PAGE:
Revisiting 'Kingdoms of Amalur' Makes Gaming's MMO Fate Seem Inevitable

Kingdoms of Amalur: Reckoning is mostly remembered for the scandal that followed it. It's not even that the game was a failure in itself, but it was intended to be the start of something bigger: a fantasy universe that would include an MMO to supplant World of Warcraft, beating the Blizzard behemoth at its own game of being a fantasy-ass fantasy game. 


This is a companion discussion topic for the original entry at https://www.vice.com/en_us/article/n7wyd7/revisiting-kingdoms-of-amalur-makes-gamings-mmo-fate-seem-inevitable
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So this is the game that largely ruined Bioware games?

At its worst, it’s an abyss of golden exclamation points and proper nouns that all run into each other in the stilted dialogue.

That was my primary experience of the game, anyway. The combat was decent, but not so revolutionary that it could carry the essential fetch-questiness of the thing. Compare to Dragon’s Dogma from the prior year, which had much better combat and also got out of your damned way a lot more.

As for the narrative dressing, well, I’m really annoyed that I can’t remember the term Rob used on the podcast a few episodes ago to describe games that are just D&D with a couple of houserules, but that’s really what the Amalur setting felt like to me. Cameron nails it here in his description, it’s got that one twist but otherwise it’s a bog standard fantasy world. Dragon Age: Origins kinda did that, too, but they made it work through good writing and a heavy focus on characters. Amalur… did not.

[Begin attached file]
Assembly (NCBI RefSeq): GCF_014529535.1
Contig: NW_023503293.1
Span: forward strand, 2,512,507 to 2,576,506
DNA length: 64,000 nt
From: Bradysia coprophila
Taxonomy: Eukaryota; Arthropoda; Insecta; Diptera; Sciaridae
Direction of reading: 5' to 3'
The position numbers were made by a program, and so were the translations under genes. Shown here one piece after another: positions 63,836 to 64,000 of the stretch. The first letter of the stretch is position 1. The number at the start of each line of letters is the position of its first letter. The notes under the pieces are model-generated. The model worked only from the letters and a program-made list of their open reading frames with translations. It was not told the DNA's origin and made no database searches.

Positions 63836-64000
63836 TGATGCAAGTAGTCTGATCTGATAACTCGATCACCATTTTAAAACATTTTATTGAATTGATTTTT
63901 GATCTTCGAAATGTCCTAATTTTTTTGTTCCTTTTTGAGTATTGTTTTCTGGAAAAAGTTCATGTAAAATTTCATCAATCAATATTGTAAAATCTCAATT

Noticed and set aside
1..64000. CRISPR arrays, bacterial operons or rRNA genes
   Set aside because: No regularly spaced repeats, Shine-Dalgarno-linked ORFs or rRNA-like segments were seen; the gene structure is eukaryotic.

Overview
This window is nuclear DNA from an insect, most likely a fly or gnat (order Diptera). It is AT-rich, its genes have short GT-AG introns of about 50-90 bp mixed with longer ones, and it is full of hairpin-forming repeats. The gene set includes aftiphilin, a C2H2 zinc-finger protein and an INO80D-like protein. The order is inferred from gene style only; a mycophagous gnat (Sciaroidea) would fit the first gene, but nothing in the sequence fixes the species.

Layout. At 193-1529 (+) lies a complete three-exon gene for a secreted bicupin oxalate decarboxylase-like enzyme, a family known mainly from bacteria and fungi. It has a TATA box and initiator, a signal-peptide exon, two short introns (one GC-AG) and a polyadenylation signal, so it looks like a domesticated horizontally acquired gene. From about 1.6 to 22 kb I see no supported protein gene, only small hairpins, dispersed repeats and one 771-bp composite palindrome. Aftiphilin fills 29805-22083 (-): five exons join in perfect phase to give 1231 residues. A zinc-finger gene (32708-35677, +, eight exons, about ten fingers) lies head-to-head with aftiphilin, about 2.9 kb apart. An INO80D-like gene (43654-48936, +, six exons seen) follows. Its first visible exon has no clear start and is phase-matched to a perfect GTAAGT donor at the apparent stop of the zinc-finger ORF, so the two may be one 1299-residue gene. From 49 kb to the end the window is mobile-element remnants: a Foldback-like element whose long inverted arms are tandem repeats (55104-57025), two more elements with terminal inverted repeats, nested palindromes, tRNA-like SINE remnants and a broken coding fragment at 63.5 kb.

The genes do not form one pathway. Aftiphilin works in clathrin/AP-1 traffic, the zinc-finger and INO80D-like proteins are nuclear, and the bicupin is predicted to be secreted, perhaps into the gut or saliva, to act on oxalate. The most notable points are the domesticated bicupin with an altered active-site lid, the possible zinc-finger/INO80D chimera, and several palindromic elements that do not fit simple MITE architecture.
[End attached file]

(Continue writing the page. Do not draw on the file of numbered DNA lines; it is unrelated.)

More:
I know people like this game, though, so good for them and I hope they enjoy the remake.

I was in bed with the flu for a week when I picked up Amalur. It was the absolute perfect game for that situation. A steady drip feed of content, a combat system that made the magic class feel good (instead of being a run away while spells recharge affair), a world building twist I could fever vibe on, and little to no complex choices to speak of. Honestly, I still think more games should look at how the magic class was built.

Objectively, it’s a competent 7/10 game but it was exactly what I needed at the time, so I’m always warmed when I see it come up.

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It’s definitely one of those games where I had a really good time with the demo but for whatever reason never followed up, so I feel similarly.

Wikipedia has DD coming out 2 months after Amalur, which I definitely played first. At the time the combat impressed me in a field of Biowares and Bethesdas, at the very least.

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Hm, so it does. I thought DD was a 2011 release for some reason.